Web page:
Leviathan – The word leviathan is the same as saying “a large sea creature.” Leviathans come in many shapes but only one size… huge. They are sometimes depicted as very large fish, or tentacled creatures, or a long sea snake. Regardless of how the creature is represented, it will be a sea vessels largest enemy. True leviathans are large enough to swallow a single ship whole and powerful enough to destroy a large fleet. Leviathans are very similar to krakens.
Mutiny – Mutiny is a revolution at sea where mutineers attempt to overthrow the current leadership of the vessel. The act of mutiny takes on a different meaning than any other type of treason since no one on the vessel is immune. You’re stuck out at sea and you have to choose a side. Choosing the wrong side may cost you your life.
Naval Mines – The traditional naval mine is an explosive that floats on top of the water or just under the surface. If a mine is struck by a ship, it will explode damaging the ship. Although mines are typically laid in an area during war time, they also can be found protecting coastal areas or may be remnants from an older conflict.
Pirates – What is a nautical adventure without pirates? Rather than using them as a one-shot, I highly suggest using them as a reoccurring enemy if you are planning on more than just a simple adventure on the high seas. A pirate crew might be one of the few groups of humanoids that you may encounter more than once on the high seas. Their boats are often recognizable. They often have more than one. And, they replenish their ranks at an alarming rate. Use them as a reoccurring villain not a one-shot throw down.
Reefs – Reefs are outcropping that lie below ocean or sea water. They typically are fairly shallow, no more than fifty to eighty meters, and are made up of rock, sand, coral, or some other material that is gathered below the water surface. Reefs can serve two purposes in your nautical adventure. One, it could be a navigation hazard. Existing just below the water, a reef may cause a ship to navigate around it due to the dangers of running into it. Or two, it could be an area of underwater exploration for lost treasure or something else of value.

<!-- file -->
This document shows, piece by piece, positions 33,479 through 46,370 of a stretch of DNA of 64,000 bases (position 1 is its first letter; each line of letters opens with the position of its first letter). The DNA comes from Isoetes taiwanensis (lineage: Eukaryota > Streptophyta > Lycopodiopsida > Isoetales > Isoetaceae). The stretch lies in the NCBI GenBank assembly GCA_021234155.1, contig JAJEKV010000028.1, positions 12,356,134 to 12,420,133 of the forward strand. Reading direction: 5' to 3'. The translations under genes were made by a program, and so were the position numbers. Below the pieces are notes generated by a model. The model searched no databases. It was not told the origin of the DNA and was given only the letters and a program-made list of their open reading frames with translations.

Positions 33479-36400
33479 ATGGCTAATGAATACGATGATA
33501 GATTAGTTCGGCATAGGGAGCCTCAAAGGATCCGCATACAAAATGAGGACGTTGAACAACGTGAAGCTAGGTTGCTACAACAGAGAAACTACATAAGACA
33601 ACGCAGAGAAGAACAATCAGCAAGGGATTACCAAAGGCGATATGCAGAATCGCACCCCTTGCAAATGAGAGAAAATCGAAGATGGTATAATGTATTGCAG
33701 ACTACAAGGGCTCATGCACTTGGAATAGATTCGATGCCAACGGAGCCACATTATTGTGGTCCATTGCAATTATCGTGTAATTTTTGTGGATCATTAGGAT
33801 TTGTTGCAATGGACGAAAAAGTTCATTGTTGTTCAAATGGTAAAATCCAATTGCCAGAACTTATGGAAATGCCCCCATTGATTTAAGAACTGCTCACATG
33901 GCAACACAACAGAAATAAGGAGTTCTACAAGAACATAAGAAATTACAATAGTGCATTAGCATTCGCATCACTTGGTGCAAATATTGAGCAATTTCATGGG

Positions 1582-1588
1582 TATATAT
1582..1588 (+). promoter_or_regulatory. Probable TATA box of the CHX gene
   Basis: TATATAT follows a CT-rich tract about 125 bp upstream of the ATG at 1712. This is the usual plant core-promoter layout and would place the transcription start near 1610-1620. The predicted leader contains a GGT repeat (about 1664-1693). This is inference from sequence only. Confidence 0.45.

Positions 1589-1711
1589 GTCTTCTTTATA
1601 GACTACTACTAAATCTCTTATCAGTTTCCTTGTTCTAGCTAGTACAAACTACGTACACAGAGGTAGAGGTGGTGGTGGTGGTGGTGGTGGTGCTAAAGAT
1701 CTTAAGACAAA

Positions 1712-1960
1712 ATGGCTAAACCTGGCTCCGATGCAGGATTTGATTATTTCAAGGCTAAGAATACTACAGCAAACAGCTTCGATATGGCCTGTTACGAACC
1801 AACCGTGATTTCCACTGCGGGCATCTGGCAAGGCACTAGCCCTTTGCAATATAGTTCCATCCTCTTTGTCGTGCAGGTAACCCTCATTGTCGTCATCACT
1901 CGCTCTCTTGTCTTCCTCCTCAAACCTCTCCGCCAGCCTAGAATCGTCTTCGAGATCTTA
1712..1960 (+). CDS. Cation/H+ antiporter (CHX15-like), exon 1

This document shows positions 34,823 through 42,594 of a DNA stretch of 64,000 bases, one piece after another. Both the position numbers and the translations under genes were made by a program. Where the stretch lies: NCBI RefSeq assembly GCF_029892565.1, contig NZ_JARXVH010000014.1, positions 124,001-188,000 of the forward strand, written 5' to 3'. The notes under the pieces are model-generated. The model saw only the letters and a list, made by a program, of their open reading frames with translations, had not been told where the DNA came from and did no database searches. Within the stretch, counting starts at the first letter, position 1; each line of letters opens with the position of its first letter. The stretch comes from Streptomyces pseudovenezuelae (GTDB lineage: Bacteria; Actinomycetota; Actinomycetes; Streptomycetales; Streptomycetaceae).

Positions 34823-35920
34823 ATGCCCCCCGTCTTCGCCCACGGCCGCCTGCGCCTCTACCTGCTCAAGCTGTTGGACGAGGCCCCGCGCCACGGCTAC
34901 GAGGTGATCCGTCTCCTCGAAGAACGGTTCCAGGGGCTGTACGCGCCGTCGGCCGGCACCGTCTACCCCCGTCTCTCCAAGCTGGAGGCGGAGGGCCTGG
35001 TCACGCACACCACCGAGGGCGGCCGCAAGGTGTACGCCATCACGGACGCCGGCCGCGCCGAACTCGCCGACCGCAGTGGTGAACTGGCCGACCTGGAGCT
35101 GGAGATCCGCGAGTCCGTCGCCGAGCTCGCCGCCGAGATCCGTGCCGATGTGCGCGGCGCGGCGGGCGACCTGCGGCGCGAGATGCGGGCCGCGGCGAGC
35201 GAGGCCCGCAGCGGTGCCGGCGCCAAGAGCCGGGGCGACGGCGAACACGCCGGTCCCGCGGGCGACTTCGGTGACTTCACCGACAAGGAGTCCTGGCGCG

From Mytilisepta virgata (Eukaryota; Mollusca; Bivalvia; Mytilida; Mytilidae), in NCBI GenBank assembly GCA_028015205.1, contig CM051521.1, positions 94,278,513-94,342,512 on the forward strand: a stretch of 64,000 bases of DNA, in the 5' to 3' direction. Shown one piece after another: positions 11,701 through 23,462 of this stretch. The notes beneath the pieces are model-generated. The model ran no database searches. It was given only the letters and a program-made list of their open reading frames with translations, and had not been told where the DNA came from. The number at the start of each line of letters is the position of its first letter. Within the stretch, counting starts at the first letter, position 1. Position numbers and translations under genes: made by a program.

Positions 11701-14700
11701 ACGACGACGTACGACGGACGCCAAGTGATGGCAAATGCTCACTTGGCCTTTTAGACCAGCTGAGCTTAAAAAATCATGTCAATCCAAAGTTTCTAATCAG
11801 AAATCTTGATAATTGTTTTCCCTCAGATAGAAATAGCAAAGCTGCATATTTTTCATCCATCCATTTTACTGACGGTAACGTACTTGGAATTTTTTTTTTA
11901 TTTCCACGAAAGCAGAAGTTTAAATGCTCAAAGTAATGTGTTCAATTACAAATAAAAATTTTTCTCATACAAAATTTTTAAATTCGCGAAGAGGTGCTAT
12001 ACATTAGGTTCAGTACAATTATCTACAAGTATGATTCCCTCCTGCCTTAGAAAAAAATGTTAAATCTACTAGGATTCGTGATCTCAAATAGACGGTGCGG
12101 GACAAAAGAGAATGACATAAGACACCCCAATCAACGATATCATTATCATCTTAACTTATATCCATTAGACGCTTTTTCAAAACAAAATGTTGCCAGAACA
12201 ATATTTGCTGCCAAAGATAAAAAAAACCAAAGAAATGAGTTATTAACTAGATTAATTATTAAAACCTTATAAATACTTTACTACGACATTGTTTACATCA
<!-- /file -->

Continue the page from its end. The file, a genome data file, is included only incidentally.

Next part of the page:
Sirens – There are several different versions of the mythological siren, but most accounts have them as beautiful and dangerous singers who lure sailors to their deaths. They are beautiful female humanoids that can be found singing beautiful songs that draw sailors to them with their enchanting melodies. In some stories they are viewed as cannibalistic monsters, dressed in the skins of their victims. It is rumored that sirens were fated to only live until mortals passed by them, so their desire to prevent this from happening was very strong.
Slavers – Slavers are basically pirates but with a specific agenda. They may prey less on other ships and more on coastal villages but they often operate the same as pirates would. One distinct difference though could be in the structure of their ships. Instead of having a massive hull to store stolen treasure, they may have a hull that is converted into a prison area. A slaver fleet may even have one specific ship that is designed to hold and transport slaves.
Stowaway – The stowaway problem could come in many shapes and sizes. It could be a small child that the crew now feels obligated to take care of. It could be a saboteur that causes numerous problems on board while the crew tries to locate him. It could be a larger problem, like rats carrying the plague or insects that are eating the wood in the ship or the food onboard. Whatever type of stowaway is onboard, it should bring up a discussion with the group on, “How do we deal with this problem?”
Water Elementals – Encountering water elementals in water is a scary proposition. They’re in their environment and you’re not in yours. They could be serving the wishes of a commanding force or simply protecting their home territory. And who knows how many there are, you’re encountering water elementals IN WATER.
Whirlpool – Whirlpools in oceans are created where two strong currents meet. The most powerful whirlpools occur where there is a narrow channel with fast moving waters that meet together. Of course, the phenomenon could be completely unnatural as well, like a mad sea god. The biggest danger of the whirlpool is obviously the strong current that could draw a ship into the vortex of the water and threaten to destroy the entire ship and crew. It’s kind of like the black hole of the ocean.
There are numerous other possibilities for adventure when running a seafaring scenario or campaign. These are just a few ideas for difficulties that an ocean voyaging crew may encounter on the high seas. The open seas are a very dangerous place where its crew will be exposed to many dangers and complications.
What are some mishaps, dangers, and encounter ideas you have for a nautical campaigns or adventures?